USA Today is counting on new digital reading devices and mobile applications more than an online paid content strategy.
USA Today Publisher David Hunke said the national newspaper is being “extraordinarily bullish” on the move to wireless devices and mobile apps. “You will hear us talk about hybrid solutions as the key to us moving forward,” he said.
Hunke was speaking in New York today along with USA Today Editor John Hillkirk during a breakfast to introduce the newly appointed executives to press.
When asked about the possibility of USA Today charging for some online content—specifically whether the newspaper was in talks with Attributor’s Fair Syndication Consortium and Journalism Online—Hunke indicated that paid content is probably not the path for USA Today.
“I’m not absolutely convinced it works for us,” he said, adding that USA Today has had conversations with both the Fair Syndication Consortium and Journalism Online. “I do know this, we need to find a way to get paid for this….I don’t believe there is an easy day coming where everything flips to micropayments or subscriptions.”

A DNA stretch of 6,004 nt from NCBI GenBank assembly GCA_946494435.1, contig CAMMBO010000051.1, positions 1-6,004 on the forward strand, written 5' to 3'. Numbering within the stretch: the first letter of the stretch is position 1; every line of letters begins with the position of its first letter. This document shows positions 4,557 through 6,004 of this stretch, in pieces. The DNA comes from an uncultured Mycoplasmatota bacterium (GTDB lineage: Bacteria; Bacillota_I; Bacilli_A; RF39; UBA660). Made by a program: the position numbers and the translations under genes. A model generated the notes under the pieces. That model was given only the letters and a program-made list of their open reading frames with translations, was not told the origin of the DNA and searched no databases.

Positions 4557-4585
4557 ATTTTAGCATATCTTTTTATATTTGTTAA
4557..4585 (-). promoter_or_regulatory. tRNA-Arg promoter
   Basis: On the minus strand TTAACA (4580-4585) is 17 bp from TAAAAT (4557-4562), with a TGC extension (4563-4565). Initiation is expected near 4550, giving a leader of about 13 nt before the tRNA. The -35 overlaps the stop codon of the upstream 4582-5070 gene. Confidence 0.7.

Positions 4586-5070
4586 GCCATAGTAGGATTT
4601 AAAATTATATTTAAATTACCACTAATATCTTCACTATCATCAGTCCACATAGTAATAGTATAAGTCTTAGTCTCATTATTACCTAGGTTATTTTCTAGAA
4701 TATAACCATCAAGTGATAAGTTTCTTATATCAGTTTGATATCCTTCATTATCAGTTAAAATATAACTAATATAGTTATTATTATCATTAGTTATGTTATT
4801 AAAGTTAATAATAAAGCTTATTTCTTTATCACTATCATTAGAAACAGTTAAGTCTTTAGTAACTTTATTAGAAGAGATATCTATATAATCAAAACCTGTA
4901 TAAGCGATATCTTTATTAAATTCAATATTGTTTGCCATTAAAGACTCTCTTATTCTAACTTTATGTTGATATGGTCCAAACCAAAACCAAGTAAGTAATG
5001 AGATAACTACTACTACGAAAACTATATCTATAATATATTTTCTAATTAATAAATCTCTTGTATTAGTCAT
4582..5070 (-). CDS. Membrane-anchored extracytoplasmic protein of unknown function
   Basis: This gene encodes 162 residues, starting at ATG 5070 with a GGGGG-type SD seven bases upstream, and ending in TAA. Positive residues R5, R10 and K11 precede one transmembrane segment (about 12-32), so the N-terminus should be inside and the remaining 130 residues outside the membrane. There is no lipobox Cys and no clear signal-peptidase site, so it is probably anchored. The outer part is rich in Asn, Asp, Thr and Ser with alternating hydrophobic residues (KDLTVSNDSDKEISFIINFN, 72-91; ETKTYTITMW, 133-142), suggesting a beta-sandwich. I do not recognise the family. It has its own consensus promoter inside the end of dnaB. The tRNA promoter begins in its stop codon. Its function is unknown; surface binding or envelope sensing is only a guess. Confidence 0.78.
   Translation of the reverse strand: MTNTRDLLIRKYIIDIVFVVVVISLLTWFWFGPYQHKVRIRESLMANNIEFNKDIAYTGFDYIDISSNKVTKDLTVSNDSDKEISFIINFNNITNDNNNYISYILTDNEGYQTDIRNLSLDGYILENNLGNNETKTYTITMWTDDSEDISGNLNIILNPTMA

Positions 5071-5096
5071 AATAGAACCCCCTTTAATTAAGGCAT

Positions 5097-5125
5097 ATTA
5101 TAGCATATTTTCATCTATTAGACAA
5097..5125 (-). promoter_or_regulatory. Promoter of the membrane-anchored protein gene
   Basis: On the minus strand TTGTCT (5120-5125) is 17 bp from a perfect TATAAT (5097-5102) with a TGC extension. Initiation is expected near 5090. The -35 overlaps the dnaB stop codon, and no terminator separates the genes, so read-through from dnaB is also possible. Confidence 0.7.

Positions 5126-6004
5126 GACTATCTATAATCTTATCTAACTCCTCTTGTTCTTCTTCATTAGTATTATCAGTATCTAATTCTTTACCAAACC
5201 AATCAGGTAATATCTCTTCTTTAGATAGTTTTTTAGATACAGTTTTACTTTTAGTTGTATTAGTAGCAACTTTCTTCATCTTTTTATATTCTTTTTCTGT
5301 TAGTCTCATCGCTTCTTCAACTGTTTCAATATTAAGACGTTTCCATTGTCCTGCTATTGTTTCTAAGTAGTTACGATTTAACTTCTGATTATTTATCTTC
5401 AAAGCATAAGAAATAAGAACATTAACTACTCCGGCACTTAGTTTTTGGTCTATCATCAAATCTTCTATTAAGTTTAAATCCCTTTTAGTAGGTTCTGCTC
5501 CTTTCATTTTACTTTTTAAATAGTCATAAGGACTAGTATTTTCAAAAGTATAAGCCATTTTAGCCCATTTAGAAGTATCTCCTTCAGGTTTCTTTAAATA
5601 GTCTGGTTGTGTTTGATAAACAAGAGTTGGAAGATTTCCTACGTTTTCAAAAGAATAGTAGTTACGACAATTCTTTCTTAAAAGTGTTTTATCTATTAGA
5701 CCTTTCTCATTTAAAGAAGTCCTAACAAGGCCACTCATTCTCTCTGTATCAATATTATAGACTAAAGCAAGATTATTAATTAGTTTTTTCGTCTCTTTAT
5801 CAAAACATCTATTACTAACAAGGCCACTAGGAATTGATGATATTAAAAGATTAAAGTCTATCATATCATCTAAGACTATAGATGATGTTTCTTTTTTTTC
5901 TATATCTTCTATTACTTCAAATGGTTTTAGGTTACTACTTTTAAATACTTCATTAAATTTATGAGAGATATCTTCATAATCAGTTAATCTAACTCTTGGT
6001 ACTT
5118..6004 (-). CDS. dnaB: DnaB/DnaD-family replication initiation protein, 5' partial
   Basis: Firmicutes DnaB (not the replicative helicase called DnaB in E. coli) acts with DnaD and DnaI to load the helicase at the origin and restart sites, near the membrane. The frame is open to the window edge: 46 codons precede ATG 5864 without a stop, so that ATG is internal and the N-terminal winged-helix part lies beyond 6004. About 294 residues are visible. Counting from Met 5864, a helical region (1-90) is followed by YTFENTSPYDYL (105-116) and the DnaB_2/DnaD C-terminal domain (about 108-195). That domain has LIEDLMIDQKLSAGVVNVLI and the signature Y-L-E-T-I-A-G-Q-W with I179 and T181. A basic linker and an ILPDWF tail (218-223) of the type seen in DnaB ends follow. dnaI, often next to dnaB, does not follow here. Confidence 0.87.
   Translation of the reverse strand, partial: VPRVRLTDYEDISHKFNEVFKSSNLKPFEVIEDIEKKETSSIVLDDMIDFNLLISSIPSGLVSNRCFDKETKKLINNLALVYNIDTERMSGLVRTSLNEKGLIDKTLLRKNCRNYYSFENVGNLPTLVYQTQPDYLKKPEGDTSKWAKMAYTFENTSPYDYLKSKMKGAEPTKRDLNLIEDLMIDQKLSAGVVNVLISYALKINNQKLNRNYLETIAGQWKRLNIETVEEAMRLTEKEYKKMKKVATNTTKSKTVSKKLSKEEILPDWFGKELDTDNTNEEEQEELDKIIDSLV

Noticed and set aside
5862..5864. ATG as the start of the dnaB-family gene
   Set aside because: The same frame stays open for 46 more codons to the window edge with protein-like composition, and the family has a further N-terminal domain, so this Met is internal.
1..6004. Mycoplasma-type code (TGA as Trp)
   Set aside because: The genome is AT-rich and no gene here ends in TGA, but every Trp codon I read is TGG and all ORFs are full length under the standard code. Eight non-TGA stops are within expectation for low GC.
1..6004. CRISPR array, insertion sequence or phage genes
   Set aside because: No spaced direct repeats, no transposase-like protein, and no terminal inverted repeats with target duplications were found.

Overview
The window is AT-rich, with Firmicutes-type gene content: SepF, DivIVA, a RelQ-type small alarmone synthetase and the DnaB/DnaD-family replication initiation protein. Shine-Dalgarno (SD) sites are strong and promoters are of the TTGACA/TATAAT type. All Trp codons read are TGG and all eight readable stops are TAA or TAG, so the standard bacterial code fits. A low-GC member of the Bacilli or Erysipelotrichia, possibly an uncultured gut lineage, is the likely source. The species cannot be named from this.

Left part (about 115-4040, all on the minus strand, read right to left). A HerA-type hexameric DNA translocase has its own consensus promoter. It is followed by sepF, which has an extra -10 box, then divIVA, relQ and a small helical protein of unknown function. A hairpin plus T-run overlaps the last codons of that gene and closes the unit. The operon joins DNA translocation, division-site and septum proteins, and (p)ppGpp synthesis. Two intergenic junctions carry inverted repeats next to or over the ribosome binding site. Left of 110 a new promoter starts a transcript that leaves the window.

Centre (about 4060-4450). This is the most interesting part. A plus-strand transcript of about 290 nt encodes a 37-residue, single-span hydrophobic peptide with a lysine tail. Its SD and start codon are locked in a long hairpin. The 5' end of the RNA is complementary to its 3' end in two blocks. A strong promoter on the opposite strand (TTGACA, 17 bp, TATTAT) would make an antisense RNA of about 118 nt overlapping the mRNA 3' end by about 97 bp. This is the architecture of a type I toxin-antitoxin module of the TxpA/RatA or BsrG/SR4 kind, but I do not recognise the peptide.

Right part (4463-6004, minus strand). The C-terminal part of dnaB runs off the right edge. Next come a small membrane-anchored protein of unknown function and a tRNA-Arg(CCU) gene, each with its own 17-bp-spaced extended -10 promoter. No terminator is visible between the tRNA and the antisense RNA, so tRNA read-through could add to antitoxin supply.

Instead, the newspaper plans to focus on mobile applications like the app for iPhone—”We were stunned by how quickly that spread,” Hunke said—and e-readers.
Hunke also announced the newspaper would roll out a paid e-edition on Aug. 3.
USA Today is actively involved with e-reader developers Plastic Logic. Hunke previously served as CEO of the Detroit Media Partnership and still has oversight of the agency, which plans to test a Plastic Logic e-reader in the market sometime in 2010. However, he asserted that USA Today is talking with all e-reader manufactures. “We will not be associated with one brand,” he said, adding that he expects the market for e-readers to “explode.”
One thing that Hunke won’t bring over from his days in Detroit is a cut in USA Today’s frequency. When asked about the prospect he said, “No. One difference is our readers are constantly moving,” adding that Detroit is a unique market given its JOA status and the foundering local economy. “The fundamental principal of our circulation plan is we are going to be where you are.”
Indeed, Hunke said there would be no changes to circulation strategy given the decline in travel and hotel stays. “We love that space,” he said. “We are going to get into that more with an aggressive stance.”
The Wall Street Journal has recently moved in on what traditionally has been USA Today’s turf of hotel copies. The Journal recently announced a program with Hyatt Hotels. “The Wall Street Journal is very serious competition to us,” added Hunke.